Dissociation is a state of acute mental decompensation in which certain thoughts, emotions, sensations, and/or memories are compartmentalized, diagnosed mostly in individuals with a history of trauma. Dissociative disorders are commonly precipitated by overwhelming stress. This stress may be provoked by seeing or experiencing an accident, a disaster or a traumatic event, including sexual abuse, and especially during childhood.
Carl Jung described pathological manifestations of dissociation as special or extreme cases of the normal operation of the psyche. This structural dissociation, opposing tension, and hierarchy of basic attitudes and functions in normal individual consciousness is the basis of Jung's Psychological Types. He theorized that dissociation is a natural necessity for consciousness to operate in one faculty unhampered by the demands of its opposite.
Attention to dissociation as a clinical feature has been growing in recent years as knowledge of post-traumatic stress disorder increased, due to interest in dissociative identity disorder and the multiple personality controversy, and as neuroimaging research and population studies show its relevance.
Symptoms of dissociation resulting from trauma may include depersonalization, psychic numbing, disengagement, or amnesia regarding the events of the abuse. It has been hypothesized that dissociation may provide a temporarily effective defense mechanism in cases of severe trauma; however, in the long term, dissociation is associated with decreased psychological functioning and adjustment. Other symptoms sometimes found along with dissociation in victims of traumatic abuse (often referred to as "sequelae to abuse") include anxiety, PTSD, low self-esteem, somatization, depression, chronic pain, interpersonal dysfunction, substance abuse, self-multilation and suicidal ideation or actions. These symptoms may lead the victim to erroneously present the symptoms as the source of the problem.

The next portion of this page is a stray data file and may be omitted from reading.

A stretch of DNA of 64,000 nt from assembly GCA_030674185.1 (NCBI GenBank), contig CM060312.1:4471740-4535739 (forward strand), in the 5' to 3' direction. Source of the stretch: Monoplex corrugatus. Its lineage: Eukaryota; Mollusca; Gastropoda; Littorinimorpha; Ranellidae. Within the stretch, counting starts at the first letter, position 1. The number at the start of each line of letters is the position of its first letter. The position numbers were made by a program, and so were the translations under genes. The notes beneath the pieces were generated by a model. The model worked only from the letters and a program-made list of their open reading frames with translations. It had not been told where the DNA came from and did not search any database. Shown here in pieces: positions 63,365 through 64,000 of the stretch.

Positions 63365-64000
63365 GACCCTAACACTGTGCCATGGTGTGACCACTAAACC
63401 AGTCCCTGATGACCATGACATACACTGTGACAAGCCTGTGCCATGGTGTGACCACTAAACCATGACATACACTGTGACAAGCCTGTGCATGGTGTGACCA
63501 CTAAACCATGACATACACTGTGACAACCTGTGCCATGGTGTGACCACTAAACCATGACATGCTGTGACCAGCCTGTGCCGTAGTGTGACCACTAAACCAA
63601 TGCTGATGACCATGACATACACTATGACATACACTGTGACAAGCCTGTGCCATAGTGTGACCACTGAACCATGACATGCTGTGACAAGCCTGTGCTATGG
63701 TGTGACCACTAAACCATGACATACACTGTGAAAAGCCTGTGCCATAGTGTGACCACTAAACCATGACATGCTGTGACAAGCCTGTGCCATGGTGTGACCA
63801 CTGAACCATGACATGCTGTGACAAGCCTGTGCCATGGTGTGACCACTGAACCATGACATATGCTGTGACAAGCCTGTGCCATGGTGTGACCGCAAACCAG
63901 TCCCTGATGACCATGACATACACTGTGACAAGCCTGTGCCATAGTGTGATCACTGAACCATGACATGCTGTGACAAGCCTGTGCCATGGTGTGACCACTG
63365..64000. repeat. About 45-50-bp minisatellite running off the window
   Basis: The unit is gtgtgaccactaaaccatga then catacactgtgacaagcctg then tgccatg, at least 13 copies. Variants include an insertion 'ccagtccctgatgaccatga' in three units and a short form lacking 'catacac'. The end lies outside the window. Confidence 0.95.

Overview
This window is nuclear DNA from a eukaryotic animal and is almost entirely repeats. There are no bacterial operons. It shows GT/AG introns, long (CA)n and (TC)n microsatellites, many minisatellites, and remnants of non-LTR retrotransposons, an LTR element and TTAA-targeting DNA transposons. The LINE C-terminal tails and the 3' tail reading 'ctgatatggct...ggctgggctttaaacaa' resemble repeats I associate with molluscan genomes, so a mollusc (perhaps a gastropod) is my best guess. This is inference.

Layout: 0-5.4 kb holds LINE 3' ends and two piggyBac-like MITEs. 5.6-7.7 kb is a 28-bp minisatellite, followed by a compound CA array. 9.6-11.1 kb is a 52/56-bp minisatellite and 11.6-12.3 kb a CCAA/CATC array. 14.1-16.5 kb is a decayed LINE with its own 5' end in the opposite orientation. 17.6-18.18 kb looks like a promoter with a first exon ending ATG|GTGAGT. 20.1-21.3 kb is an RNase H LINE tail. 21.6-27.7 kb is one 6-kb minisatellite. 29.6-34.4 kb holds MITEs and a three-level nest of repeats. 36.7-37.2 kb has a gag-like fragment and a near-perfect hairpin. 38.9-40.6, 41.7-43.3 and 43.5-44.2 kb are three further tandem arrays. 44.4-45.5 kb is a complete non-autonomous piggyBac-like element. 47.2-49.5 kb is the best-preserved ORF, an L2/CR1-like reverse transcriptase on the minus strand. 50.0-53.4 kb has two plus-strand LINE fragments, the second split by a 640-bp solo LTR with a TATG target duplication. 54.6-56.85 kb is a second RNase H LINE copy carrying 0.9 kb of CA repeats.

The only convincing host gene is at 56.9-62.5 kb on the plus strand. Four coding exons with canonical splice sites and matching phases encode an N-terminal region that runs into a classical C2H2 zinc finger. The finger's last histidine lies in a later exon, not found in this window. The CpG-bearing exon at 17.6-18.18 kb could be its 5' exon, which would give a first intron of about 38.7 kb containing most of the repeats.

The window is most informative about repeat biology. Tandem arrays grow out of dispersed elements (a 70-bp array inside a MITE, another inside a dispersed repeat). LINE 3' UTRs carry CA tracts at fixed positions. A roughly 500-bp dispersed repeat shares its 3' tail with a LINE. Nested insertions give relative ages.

Chu et al. (1999) reported that child abuse, especially chronic abuse starting at early ages, was related to high levels of dissociative symptoms in a clinical sample, including amnesia for abuse memories. Briere & Runtz (1988) found increased levels of dissociation in a non-clinical sample of adult women who had been sexually abused by a significantly older person prior to age 15. Another non-clinical study by the same authors found that a history of childhood sexual abuse and especially a history of childhood physical abuse were predictive of dissociative symptoms, though they stated that the validity of the scale used to measure these symptoms was yet to be proven.
The level of dissociation has been found to be related to reported overwhelming sexual and physical abuse. When severe sexual abuse (penetration, several perpetrators, lasting more than one year) had occurred, dissociative symptoms were even more prominent. The amount of dissociation that follows directly after a trauma predicts posttraumatic stress disorder (PTSD). Individuals that are more likely to dissociate during a traumatic event are considerably more likely to develop chronic PTSD. One study found that subjects who experienced early and/or recent trauma were more dissociative
In a review of clinical literature, Merckelbach and Muris (2001) argue that a causal link between trauma and dissociation has not been established and may not be true, due what they describe as "at best, modest" correlations in the literature, possibly obscured results due to uncontrolled confounding variables, and possible positive bias towards self-reports of trauma resulting due to symptoms of dissociation. Fantasy proneness, which is itself linked to self-reported abuse, is at least as predictive of measured dissociation as self-reported trauma. Merckelbach et al. (2004) questions the accuracy of self-reports of trauma by fantasy prone individuals, pointing to studies that found fantasy proneness to be related to overendorsement of implausible answers in surveys.